Biden’s Criminal Justice PR Stunt is not Enough

Biden’s Criminal Justice PR Stunt is not Enough

Marc Hyden is the director of state government affairs at the R Street Institute. You can follow him on Twitter at @marc_hyden.

Whenever President Joe Biden or Vice-President Kamala Harris claim that they plan to reform the criminal justice system, Americans should brace themselves.

Both individuals have a long history of promoting criminal justice policies that are so bad that even tough-on-crime Republicans should recoil.

Biden was the sponsor of the Violent Crime Control and Law Enforcement Act of 1994, which was the “most sweeping crime bill in U.S. history,” the left-leaning Center for American Progress (CAP) wrote. The law was “responsible for exacerbating racial disparities in criminal justice involvement” and led to over-incarceration that still plagues America today.

Harris is no better. As Attorney General, “Harris fought tooth and nail to uphold wrongful convictions that had been secured through official misconduct that included evidence tampering, false testimony and the suppression of crucial information by prosecutors,” wrote the New York Times.

Despite years of backing truly abhorrent policies, Biden and Harris have something positive to tout. On April 26, the White House announced that they were pardoning three individuals and commuting the sentences of 75 federal inmates who were convicted of non-violent crimes—some of whom have Georgia connections.

One of the three pardons was for Dexter Eugene Jackson of Athens, Georgia. He served time for allowing drug dealers to conduct transactions in his pool hall—even though he was never directly involved in trafficking. Among the commutations was that of Carry Le from Duluth, Georgia, who was convicted of conspiring to possess 1,000 marijuana plants and sentenced to a whopping 10 years in federal prison—a sentence that Biden shortened.

While the courts found that these 78 people broke the law and merited punishment, many of their sentences seem excessively harsh and inconsistent with their crimes, especially given that these are nonviolent offenses and marijuana is legal in many states. As such, the Biden administration deserves credit for rectifying the sentencing disparities in these cases, but this is only a tiny step in the right direction. Unfortunately, without broader reforms, this is little more than window dressing—possibly a PR stunt to help shore up Biden’s shockingly bad polling numbers.

“It’s great that 78 people received clemency in some form today, but it fades into the background of 18,000 petitions pending on the President’s desk,” exclaimed Ames Grawert, of the Brennan Center for Justice. Moreover, helping 78 people—noble as it may be—is simply a drop in the bucket considering that there are some 150,000 inmates housed in federal prisons—meaning far more work needs to be done.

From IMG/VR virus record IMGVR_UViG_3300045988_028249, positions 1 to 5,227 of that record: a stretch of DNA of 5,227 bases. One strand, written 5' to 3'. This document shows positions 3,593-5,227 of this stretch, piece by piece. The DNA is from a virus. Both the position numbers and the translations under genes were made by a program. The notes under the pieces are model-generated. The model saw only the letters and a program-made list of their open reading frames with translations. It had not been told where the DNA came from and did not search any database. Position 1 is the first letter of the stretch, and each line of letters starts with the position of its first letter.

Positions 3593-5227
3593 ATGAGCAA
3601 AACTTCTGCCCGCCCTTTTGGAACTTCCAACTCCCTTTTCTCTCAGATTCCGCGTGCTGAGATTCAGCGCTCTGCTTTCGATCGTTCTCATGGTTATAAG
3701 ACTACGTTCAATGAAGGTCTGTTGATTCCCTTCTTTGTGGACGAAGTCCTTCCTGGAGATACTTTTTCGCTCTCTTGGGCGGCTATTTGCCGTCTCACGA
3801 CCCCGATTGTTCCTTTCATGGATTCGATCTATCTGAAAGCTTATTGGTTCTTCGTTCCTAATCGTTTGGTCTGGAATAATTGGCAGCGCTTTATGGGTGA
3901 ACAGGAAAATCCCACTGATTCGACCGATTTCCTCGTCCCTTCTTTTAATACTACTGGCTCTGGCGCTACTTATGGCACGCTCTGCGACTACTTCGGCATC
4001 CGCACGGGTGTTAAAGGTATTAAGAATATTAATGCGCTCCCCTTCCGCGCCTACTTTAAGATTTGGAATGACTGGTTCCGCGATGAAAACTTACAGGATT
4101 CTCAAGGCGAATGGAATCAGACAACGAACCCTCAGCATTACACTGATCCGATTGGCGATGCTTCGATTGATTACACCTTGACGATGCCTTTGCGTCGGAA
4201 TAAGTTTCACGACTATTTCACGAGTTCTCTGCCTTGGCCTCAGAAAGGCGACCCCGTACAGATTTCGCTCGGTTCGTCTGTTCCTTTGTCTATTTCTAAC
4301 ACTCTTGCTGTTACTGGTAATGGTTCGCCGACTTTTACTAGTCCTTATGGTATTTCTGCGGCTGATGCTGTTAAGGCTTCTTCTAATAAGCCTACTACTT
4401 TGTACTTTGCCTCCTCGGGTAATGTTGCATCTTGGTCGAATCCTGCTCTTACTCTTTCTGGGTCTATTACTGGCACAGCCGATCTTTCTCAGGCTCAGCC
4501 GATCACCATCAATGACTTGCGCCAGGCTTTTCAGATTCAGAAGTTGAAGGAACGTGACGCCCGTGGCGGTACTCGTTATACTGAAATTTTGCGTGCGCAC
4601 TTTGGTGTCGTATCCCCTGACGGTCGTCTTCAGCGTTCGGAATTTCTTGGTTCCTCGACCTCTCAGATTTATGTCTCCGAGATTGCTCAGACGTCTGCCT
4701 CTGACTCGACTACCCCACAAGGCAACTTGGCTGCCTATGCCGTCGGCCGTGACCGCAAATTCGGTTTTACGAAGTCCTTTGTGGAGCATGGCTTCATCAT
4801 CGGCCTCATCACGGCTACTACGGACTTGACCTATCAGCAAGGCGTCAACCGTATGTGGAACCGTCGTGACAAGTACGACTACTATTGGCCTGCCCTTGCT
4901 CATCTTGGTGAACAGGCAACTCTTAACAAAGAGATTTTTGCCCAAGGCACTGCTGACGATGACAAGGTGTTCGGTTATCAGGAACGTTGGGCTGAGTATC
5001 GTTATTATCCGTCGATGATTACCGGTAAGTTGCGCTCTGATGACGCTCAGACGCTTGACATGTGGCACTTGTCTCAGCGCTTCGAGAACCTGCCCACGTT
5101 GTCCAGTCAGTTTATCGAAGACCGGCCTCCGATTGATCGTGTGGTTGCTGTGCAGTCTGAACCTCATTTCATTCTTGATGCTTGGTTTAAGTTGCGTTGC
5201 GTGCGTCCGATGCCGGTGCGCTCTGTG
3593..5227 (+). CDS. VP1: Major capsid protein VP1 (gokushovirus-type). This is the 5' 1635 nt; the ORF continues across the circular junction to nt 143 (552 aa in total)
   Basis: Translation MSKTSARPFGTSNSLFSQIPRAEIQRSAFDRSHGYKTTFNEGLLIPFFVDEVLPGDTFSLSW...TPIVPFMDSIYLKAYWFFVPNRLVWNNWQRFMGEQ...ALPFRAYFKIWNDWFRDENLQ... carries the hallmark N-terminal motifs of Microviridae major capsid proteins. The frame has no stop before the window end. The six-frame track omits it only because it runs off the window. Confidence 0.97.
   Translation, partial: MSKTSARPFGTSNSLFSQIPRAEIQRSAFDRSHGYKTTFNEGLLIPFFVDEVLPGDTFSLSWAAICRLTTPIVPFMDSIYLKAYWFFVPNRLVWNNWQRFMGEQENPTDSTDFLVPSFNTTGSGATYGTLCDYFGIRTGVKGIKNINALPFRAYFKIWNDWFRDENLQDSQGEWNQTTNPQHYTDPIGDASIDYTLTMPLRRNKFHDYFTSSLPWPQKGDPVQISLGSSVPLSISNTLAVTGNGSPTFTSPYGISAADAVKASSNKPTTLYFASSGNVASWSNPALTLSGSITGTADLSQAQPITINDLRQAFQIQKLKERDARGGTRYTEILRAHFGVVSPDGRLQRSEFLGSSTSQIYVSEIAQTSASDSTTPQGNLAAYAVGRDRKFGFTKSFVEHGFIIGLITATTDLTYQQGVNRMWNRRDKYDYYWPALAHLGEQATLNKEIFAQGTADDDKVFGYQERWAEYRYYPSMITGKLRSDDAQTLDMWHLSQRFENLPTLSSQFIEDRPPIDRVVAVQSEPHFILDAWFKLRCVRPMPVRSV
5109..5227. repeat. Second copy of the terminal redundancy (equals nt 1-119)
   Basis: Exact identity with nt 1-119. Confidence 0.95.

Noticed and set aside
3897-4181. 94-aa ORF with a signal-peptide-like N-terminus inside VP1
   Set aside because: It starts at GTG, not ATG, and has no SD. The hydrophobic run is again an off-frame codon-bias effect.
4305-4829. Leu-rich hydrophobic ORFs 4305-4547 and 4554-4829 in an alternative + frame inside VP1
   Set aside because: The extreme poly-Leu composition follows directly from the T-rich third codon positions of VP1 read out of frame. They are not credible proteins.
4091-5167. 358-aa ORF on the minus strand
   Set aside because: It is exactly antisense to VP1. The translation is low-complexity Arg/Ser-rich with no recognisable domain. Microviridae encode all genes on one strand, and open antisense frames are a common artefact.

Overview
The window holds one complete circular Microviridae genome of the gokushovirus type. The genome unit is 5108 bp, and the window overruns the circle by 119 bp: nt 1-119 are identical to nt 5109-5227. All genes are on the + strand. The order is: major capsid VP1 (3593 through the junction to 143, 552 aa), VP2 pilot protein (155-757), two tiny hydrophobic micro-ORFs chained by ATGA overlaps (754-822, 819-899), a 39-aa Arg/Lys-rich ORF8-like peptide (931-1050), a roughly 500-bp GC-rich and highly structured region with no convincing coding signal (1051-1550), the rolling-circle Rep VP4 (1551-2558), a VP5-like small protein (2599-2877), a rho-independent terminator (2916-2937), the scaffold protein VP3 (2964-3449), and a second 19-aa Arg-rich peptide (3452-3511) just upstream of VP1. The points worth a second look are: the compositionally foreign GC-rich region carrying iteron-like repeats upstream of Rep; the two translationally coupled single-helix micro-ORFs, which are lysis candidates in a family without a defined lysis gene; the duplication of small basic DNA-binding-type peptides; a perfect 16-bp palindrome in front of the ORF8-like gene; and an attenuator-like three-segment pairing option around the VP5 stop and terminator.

While I remain skeptical of Biden’s interest in justice reform, if he’s truly serious about improving the system, then there are some concrete steps that he can champion. To begin with, “The President needs to come up with a system for ensuring that those thousands of [clemency] petitions receive a careful and thorough review and the attention they deserve,” Grawert added. “It’s not clear to me that the current process is up to the task.”

Clearly, streamlining the clemency process would be a positive, but lawmakers also need to address sentencing disparities and apply the changes retroactively. For example, Biden co-sponsored a 1986 bill that created a 100 to 1 sentencing disparity between crack cocaine and powder cocaine. It has since been reduced to an 18 to 1 disparity, but it still makes little sense.

According to a Congressional report, both substances have the same “physiological and psychotropic effects,” but the sentencing disparity means that small-time crack users receive a sentence similar to high-level powder cocaine traffickers. The end result is an uneven sentencing paradigm that leads to bloated prison populations.

Even if Biden were to fix the clemency process and sentencing disparities, that would only be part of the equation. Once these individuals are released back into society, many will be saddled with permanent criminal records, which serves as a second, life-long punishment. This prevents some from obtaining employment or education, since roughly 90 percent of employers and 60 percent of colleges screen applicants’ backgrounds. Without a job, many are likely to return to crime to make ends meet.

By adopting clean slate legislation, which is a “new bipartisan policy model that uses technology to automatically clear criminal records if a person stays crime-free,” for nonviolent, rehabilitated offenders, Biden could help the formerly incarcerated remain productive members of society. This would keep America safer and reduce the taxpayer burden associated with crime and imprisonment. That’s a win-win.

Criminal justice reform has broad support too. A 2020 poll determined that an overwhelming majority of Americans believe the justice system needs major changes. In spite of this, there hasn’t been a single landmark justice reform since Biden took office. Rather than touting superficial tweaks that do little on a grand scale, the White House should focus on substantive changes.

Marc Hyden is the director of state government affairs at the R Street Institute. You can follow him on Twitter at @marc_hyden.


https://times-herald.com/news/2022/05/bidens-criminal-justice-pr-stunt-is-not-enough